Is the Apple Watch a Real Threat to Watchmakers?



In early October, I interviewed Horace Dediu, a Romanian-American tech analyst based in Finland who focuses on Apple products, as part of a larger story I was working on about watch brands that sell more than $1 billion at retail annually. Apple had just released its new Apple Watch Series 3, a model boasting cellular functionality, meaning it no longer needs to be tethered to a phone. Dediu and I spoke about how well the watch has performed, how it might evolve, and whether or not Swiss watchmakers should fear for their livelihoods.

Is Apple now the world’s biggest watchmaker by volume?

Apple doesn’t give specific numbers; they give you iPhone numbers and Mac numbers, but they’ve never actually given specific units or sales numbers for the Watch. They claimed at the last launch event that they overtook Rolex sales by value, not by units.

I looked up Rolex sales, which were [estimated to be] $4.7 billion in 2016, including service revenue. We don’t know whether the number was up or down, but I used that 2016 number suggesting that Apple’s would be above $4.7 billion.

My expectation is Apple is running at about $5 billion a year and, as a result, they’re number one. And they launched the Series 3, which has a new feature of being a wireless phone as well.

How is the Apple Watch performing overall?

If you follow Apple and the history of the iPhone and iPad, you know these products took off like rockets. The Watch hasn’t been quite that, but it hasn’t been a flop either.

How does it scale? How do we measure success in this market? Only iPhone users can use it. It’s very much an accessory product. It lives under the shadow of the iPhone.

But the iPhone was in the shadow of the Mac in the early years. There’s a chance this baby product will grow up to be a more mature product, which will place it in more direct competition with the traditional watch market.

If you look at the Apple Watch, it probably crossed over 30 million or 33 million [unit sales]. Give it another couple years and it will probably be at 100 million. After six to seven years, it will probably be the bestselling watch of all time, as well as the top-selling brand.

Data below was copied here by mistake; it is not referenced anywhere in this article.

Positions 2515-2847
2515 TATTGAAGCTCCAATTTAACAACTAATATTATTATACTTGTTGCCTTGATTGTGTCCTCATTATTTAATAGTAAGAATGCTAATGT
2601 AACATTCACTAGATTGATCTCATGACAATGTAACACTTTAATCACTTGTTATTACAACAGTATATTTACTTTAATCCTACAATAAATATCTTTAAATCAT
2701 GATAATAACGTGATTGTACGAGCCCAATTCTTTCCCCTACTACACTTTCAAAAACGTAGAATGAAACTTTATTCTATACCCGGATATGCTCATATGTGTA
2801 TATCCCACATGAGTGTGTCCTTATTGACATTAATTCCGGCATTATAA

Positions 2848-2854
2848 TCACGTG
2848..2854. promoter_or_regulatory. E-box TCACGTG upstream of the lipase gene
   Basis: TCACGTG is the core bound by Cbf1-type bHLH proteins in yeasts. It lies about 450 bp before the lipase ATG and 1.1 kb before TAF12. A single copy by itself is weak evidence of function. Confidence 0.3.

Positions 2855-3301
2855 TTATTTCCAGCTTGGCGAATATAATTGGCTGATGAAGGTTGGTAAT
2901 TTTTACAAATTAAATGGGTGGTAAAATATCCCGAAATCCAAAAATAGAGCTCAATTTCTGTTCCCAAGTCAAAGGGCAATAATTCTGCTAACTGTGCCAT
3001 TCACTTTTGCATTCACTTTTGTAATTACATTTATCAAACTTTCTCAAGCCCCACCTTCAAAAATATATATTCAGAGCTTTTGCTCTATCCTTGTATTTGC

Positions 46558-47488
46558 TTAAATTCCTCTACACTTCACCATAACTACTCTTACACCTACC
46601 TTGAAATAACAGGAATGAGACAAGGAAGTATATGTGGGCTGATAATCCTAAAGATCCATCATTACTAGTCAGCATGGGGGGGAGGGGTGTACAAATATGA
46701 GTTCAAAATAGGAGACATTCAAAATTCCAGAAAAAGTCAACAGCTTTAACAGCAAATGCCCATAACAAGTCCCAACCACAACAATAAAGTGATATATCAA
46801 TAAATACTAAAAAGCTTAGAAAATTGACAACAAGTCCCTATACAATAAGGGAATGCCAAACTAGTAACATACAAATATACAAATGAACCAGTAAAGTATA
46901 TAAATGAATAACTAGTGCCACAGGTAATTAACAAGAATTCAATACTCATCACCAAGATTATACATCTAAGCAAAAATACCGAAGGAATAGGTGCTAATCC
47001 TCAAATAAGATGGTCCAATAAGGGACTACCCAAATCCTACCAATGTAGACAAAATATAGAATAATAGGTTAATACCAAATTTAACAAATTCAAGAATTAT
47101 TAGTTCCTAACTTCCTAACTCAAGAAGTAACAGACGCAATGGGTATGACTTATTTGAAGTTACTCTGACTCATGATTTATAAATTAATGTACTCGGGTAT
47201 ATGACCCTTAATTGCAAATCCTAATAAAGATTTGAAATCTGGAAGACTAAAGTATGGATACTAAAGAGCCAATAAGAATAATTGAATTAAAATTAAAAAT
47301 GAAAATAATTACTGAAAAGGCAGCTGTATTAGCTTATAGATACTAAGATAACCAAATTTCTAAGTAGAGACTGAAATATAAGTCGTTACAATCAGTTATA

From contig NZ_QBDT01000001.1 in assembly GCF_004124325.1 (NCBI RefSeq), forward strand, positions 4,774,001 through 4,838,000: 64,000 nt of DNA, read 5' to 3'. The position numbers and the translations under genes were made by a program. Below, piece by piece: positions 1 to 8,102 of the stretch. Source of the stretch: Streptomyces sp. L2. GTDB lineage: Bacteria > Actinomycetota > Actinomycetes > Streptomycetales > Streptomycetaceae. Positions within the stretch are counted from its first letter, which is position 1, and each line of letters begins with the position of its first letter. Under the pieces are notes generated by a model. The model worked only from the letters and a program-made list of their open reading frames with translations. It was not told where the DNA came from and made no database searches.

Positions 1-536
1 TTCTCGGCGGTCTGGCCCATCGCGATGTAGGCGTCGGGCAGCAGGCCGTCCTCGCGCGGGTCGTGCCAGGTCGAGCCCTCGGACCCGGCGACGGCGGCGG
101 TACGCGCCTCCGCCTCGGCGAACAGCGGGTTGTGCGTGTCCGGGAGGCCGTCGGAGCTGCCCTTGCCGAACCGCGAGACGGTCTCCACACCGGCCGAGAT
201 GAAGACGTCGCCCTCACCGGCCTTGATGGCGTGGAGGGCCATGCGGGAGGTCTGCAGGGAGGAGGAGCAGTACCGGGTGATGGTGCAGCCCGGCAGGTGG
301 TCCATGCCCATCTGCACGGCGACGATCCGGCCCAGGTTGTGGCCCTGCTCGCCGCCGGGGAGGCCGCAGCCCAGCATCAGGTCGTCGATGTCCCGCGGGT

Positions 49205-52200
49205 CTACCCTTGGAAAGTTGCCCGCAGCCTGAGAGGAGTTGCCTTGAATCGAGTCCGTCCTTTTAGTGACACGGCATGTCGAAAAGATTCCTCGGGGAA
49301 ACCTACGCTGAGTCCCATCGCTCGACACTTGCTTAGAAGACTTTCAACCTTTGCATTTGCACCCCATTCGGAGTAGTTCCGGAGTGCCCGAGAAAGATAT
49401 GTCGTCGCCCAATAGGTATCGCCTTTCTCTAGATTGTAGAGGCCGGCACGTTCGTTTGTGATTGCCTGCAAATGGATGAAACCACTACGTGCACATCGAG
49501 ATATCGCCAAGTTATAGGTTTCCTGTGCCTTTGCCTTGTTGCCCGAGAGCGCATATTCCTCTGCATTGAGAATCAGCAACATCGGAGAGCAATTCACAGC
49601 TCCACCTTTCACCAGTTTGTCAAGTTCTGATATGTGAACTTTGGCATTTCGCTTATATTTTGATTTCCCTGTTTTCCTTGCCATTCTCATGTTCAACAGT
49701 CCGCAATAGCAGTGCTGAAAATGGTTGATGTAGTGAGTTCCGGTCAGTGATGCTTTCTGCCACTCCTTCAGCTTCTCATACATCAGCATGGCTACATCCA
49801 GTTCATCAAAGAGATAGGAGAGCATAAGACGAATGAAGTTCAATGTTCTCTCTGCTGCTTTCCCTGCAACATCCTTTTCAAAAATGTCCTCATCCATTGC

Who’s buying the Apple Watch?

We’re seeing a lot of people in service positions—flight attendants, people in the hospitality sector, and people in security (both TSA agents and in passport control). I see a lot of people who might not be considered tech or luxury people but who need this watch because they can’t pull their phones out. They can still get their texts without interfering with their jobs. There’s no product that comes close to offering these kinds of alerts.

What’s the key takeaway about the Apple Watch?

The product is kind of a chameleon. It keeps evolving because developers and Apple are constantly rethinking what to use it for. Fundamentally it’s a computer and it’s going to get more powerful; it’s a clean canvas which they can paint with apps.

The iPhone was born as three things: an iPod, an internet communicator, and a phone. Now, social media is number one, imaging is one of the big deals on the product, and probably something around maps/location.

Hardly anyone uses it to talk or for music. And nobody thinks about it as an internet communicator.

In 10 years, the iPhone evolved into something completely different based mostly on the success of Facebook, Twitter, and Google. The watch could potentially go through the same transition.

What about the luxury association? Has that gone away, too?

At the launch event in 2015, analysts were surrounded by really beautiful people wearing really nice clothes who went to fashion shows and showed it off. The thing is, that kind of flash went away and now they’re concentrating on the health and fitness side.

Health and fitness are the interesting angles. Maybe we’ll all be getting these from our insurance companies; some are already giving these out as perks.

Software-enabled products like the iPhone and Apple Watch generally evolve into completely different organisms over time. There’s been an evolution in traditional watches, but in the software world, we’ve seen this stuff happen much more quickly.